When talking about the outfits of dictators, what come in one’s mind might be Hitler’s mustache, the fluffy hair style of Gaddafi and Kim Jong-il and the most popular item – sunglasses. Many dictators are fans of sunglasses in public; the comedy “The Dictator” starring Sache Baron Cohen strengthened this stereotyped image. However, why do those dictators always wear sunglasses?
Sunglasses protect eyes from UV rays of sunlight and are also a kind of trendy accessories. Nonetheless, chasing the fashion might not be the top choice of dictators.
The origin of sunglasses can be traced back to 12th century in China, but only law enforcement officers wear them for shading eyes while listening to the confession in order to hide their expressions and maintain a fair public image.
In the 18th and the 19th century in the U.K., the men of middle class well dressed were fond of hand-held single lens sunglasses which helped them to hide their emotions. The historian Vanessa Brown explained in her book Cool Shades, which analyzes the history of sunglasses, that the men at that time used this glass to show their calm and seriousness.
According to a study released on the Psychological Science in 2010, the function of sunglasses to hide emotions impacts on wearers’ behaviors. The researchers from University of Toronto found out that the pedestrians with sunglasses have less chance to donate to beggars on the street, and the study indicated that the function of sunglasses to hide the identity and expressions encourages immoral behaviors in another way.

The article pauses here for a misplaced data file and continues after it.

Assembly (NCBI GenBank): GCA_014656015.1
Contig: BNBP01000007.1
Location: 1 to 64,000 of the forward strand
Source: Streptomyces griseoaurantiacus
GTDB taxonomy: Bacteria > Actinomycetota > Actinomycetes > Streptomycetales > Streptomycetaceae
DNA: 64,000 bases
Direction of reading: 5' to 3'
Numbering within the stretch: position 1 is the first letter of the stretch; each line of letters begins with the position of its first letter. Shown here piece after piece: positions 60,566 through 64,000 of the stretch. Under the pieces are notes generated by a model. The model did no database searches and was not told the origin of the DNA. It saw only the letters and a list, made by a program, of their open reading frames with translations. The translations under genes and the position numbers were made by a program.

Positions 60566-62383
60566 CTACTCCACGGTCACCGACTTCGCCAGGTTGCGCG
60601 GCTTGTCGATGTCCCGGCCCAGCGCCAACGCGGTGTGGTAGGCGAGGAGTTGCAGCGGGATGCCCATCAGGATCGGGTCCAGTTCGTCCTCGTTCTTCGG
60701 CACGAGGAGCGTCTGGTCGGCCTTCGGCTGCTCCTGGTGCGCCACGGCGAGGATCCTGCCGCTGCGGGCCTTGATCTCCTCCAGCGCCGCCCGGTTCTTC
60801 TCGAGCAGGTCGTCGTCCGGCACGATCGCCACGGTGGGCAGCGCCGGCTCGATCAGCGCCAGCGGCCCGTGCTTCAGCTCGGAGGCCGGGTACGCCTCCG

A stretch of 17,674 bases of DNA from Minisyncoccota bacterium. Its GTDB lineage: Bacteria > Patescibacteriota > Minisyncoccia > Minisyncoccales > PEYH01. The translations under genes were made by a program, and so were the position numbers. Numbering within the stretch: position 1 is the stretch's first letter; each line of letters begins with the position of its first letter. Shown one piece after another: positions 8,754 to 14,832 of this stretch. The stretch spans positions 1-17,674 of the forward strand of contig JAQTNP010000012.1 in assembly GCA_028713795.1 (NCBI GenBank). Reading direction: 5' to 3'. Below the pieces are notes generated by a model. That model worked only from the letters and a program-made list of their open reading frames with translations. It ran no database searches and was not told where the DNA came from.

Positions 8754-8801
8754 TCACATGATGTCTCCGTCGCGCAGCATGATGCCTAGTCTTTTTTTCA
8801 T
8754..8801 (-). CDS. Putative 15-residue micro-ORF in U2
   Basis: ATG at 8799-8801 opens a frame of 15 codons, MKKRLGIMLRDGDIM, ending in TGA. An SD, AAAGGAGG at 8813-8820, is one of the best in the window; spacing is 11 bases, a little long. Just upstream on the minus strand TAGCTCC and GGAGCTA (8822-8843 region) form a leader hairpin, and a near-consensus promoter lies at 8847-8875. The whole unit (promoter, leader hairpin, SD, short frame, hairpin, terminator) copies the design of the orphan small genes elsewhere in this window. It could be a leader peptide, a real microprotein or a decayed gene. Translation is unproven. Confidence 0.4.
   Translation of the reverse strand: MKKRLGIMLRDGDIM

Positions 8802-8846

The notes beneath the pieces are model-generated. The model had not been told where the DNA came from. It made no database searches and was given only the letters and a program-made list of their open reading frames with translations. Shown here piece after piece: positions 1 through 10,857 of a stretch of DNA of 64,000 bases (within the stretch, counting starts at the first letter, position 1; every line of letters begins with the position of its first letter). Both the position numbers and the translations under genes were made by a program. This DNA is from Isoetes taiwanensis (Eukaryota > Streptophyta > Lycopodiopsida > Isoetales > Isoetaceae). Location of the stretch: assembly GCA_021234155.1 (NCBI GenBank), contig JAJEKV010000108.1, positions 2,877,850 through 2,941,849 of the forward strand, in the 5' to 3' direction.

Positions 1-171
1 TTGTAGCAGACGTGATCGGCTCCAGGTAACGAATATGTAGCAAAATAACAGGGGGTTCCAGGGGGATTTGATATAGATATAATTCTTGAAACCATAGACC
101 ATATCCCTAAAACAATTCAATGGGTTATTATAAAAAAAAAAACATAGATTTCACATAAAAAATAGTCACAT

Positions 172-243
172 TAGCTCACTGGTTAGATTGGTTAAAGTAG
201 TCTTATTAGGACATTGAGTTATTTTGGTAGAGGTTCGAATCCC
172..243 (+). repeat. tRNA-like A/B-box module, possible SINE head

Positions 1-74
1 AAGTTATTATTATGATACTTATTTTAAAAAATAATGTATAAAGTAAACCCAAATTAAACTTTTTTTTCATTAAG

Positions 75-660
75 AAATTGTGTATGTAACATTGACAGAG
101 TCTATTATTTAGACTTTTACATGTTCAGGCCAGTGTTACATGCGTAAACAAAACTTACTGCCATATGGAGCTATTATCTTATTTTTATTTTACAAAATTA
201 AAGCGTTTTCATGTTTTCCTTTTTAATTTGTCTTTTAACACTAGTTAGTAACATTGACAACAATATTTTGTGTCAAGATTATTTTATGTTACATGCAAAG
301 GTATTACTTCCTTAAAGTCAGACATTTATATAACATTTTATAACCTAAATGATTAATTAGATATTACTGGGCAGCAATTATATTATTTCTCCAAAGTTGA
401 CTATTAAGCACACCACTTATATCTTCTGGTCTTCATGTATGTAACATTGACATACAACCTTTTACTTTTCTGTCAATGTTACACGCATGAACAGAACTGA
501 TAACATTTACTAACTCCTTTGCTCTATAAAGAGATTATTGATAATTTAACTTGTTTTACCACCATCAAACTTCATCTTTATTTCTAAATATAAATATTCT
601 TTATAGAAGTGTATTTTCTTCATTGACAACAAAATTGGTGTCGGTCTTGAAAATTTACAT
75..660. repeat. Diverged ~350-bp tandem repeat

The researchers believe that’s the reason why those dictators wear sunglasses. Sunglasses help to hide emotions and gaze in front of the public, preventing people from having an insight into their thoughts and keeping dictators as a unreachable status.
In addition to Gaddafi and Kim Jong-il, Zimbabwean dictator Robert Mugabe, who stepped down last year because of a coup, was known for having a variety of wire-rimmed glasses and sunglasses. The Russian president Putin, who has been criticized for becoming increasingly dictatorial, has worn sunglasses in public events for many times.
On contrast, in countries with a more complete democratic political system, leaders are generally less likely to wear sunglasses in public. The PR consultant Parker Geiger explained during the interview with BBC: “If there is no eye contact, how can you build mutual trust? ‘The eyes are the soul’s window.’ Sunglasses are a barrier between the leader and the public. If I can’t see your soul, how can I trust you?”
However, the function of sunglasses to hide emotions and gaze is particularly beneficial for some professions. For instance, for policemen, body guards and agents, sunglasses help them observe the surrounding environment anytime, and hide their fear.
The role of sunglasses is indeed not limited to eye protection. They can be used as a tool for hiding identity and emotions, and become one of symbols of dictatorship.